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The Role of Mitogen-Activated Protein (MAP) Kinase Signaling Components in the Fungal Development, Stress Response and Virulence of the Fungal Cereal Pathogen Bipolaris sorokiniana

  • Yueqiang Leng,

    Affiliation Department of Plant Pathology, North Dakota State University, Fargo, North Dakota, United States of America

  • Shaobin Zhong

    shaobin.zhong@ndsu.edu

    Affiliation Department of Plant Pathology, North Dakota State University, Fargo, North Dakota, United States of America

The Role of Mitogen-Activated Protein (MAP) Kinase Signaling Components in the Fungal Development, Stress Response and Virulence of the Fungal Cereal Pathogen Bipolaris sorokiniana

  • Yueqiang Leng, 
  • Shaobin Zhong
PLOS
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Abstract

Mitogen-activated protein kinases (MAPKs) have been demonstrated to be involved in fungal development, sexual reproduction, pathogenicity and/or virulence in many filamentous plant pathogenic fungi, but genes for MAPKs in the fungal cereal pathogen Bipolaris sorokiniana have not been characterized. In this study, orthologues of three MAPK genes (CsSLT2, CsHOG1 and CsFUS3) and one MAPK kinase kinase (MAPKKK) gene (CsSTE11) were identified in the whole genome sequence of the B. sorokiniana isolate ND90Pr, and knockout mutants were generated for each of them. The ∆Csfus3 and ∆Csste11 mutants were defective in conidiation and formation of appressoria-like structures, showed hypersensitivity to oxidative stress and lost pathogenicity on non-wounded leaves of barley cv. Bowman. When inoculated on wounded leaves of Bowman, the ∆Csfus3 and ∆Csste11 mutants were reduced in virulence compared to the wild type. No morphological changes were observed in the ∆Cshog1 mutants in comparison with the wild type; however, they were slightly reduced in growth under oxidative stress and were hypersensitive to hyperosmotic stress. The ∆Cshog1 mutants formed normal appressoria-like structures but were reduced in virulence when inoculated on Bowman leaves. The ∆Csslt2 mutants produced more vegetative hyphae, had lighter pigmentation, were more sensitive to cell wall degrading enzymes, and were reduced in virulence on Bowman leaves, although they formed normal appressoria like the wild type. Root infection assays indicated that the ∆Cshog1 and ∆Csslt2 mutants were able to infect barley roots while the ∆Csfus3 and ∆Csste11 failed to cause any symptoms. However, no significant difference in virulence was observed for ∆Cshog1 mutants while ∆Csslt2 mutants showed significantly reduced virulence on barley roots in comparison with the wild type. Our results indicated that all of these MAPK and MAPKKK genes are involved in the regulation of fungal development under normal and stress conditions and required for full virulence on barley plants.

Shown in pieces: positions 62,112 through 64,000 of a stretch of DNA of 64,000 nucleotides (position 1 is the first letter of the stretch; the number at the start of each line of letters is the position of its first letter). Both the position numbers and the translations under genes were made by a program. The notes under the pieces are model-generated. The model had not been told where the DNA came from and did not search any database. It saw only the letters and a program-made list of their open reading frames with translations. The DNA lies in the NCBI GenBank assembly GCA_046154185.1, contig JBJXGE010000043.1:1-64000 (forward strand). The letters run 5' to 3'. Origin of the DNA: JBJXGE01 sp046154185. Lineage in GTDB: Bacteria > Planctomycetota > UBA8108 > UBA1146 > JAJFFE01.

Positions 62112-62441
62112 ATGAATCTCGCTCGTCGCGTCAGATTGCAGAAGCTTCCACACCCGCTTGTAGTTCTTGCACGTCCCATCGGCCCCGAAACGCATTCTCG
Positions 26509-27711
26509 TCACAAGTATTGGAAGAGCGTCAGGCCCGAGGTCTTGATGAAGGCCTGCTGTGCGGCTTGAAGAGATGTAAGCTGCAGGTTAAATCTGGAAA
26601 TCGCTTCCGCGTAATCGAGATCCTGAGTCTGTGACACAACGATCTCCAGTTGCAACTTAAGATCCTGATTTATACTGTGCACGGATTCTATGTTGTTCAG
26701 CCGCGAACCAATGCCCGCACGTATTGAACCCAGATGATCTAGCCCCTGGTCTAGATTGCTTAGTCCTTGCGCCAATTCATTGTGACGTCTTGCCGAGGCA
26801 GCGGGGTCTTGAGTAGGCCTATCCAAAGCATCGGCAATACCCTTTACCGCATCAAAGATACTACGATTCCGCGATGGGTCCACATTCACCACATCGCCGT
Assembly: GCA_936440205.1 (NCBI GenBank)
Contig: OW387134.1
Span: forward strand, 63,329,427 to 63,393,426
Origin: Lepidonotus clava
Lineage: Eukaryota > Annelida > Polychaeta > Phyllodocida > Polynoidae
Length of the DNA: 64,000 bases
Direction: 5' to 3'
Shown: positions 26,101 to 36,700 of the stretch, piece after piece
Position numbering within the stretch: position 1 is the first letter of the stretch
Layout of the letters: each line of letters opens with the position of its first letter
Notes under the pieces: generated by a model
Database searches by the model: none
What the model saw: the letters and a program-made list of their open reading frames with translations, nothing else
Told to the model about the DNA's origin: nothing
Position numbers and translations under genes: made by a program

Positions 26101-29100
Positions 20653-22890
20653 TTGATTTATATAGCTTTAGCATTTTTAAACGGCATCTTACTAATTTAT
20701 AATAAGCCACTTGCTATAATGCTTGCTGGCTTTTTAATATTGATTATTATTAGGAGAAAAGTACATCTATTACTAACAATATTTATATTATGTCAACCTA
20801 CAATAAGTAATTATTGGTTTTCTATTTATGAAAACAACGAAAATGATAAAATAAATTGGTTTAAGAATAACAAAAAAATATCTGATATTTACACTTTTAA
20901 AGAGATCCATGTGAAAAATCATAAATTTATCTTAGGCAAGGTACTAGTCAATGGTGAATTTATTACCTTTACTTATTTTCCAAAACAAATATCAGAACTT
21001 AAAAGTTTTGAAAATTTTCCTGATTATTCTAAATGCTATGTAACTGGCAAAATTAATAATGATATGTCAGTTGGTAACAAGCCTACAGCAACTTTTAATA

Introduction

Mitogen-activated protein kinases (MAPKs) have been demonstrated to regulate specialized responses in eukaryotic organisms to environmental signals and molecules from other organisms [14]. Functions of MAPK pathways were first studied in the budding yeast, Saccharomyces cerevisiae, which serves as a model for other filamentous fungi [2, 5]. In S. cerevisiae, the pheromone response pathway is well characterized, where the mating process is regulated by the Ste11-Ste7-Fus3/Kss1 cascade. Several elements of this pathway are found to be involved in filamentous growth of fungi [2]. One of these components, Ste11, is also used by the high osmolarity glycerol (HOG) pathway, which is required for the fungal growth under hyperosmotic conditions [2, 6]. Another MAPK pathway of S. cerevisiae is the Pkc1-Slt2 pathway that mainly regulates the cell wall integrity and promotes cell wall biosynthesis [2]. In filamentous plant pathogenic fungi, MAPK pathways are found to be required for fungal development and full virulence on hosts [3]. Three classes of MAPKs have been identified in ascomycetes. The first class of MAPKs is represented in Magnaporthe grisea by PMK1 (Pathogenicity MAP Kinase 1), which is orthologous to FUS3/KSS1 of S. cerevisiae [1, 7]. This MAPK is required for formation of appressoria and infectious hyphae [1, 7]. The second class of MAPKs is represented in M. grisea by OSM1, an ortholog of HOG1 in the budding yeast. The deletion mutant of OSM1 (∆osm1) shows normal virulence on rice but is sensitive to osmotic stress [8]. The third class of MAPKs is represented in M. grisea by MPS1, which is orthologous to STL2 in S. cerevisiae. This MAPK is required for cell wall integrity and appressorial penetration. The ∆mps1 mutants of M. grisea show weakened cell walls and are unable to infect rice [9]. In the southern corn leaf blight fungus, Cochliobolus heterostrophus, three MAPKs genes (HOG1, MPS1 and CHK1) have been identified and characterized [3]. The ∆chk1 and ∆mps1 mutants are reduced in virulence, conidium formation and pigmentation compared to the wild type [3]. Although the C. heterostrophus MPS1 is 83.6% identical to the MPS1 of M. grisea, the function is different in the two fungi [3, 9]. In M. grisea, ∆mps1 mutants form appressoria but are unable to penetrate and thus lose pathogenicity [9]. In contrast, the ∆mps1 mutants of C. heterostrophus form normal-looking appressoria and are able to penetrate plant cells although they are reduced in virulence compared to the wild type [3]. In C. heterostrophus, HOG1 was found to be involved in resistance to hyperosmotic and oxidative stresses, formation of appressoria and virulence [3]. Chste11 (an ortholog of STE11 in S. cerevisiae) was also found to be essential for sexual or asexual development, appressorial formation and pathogenicity in C. heterostrophus [6].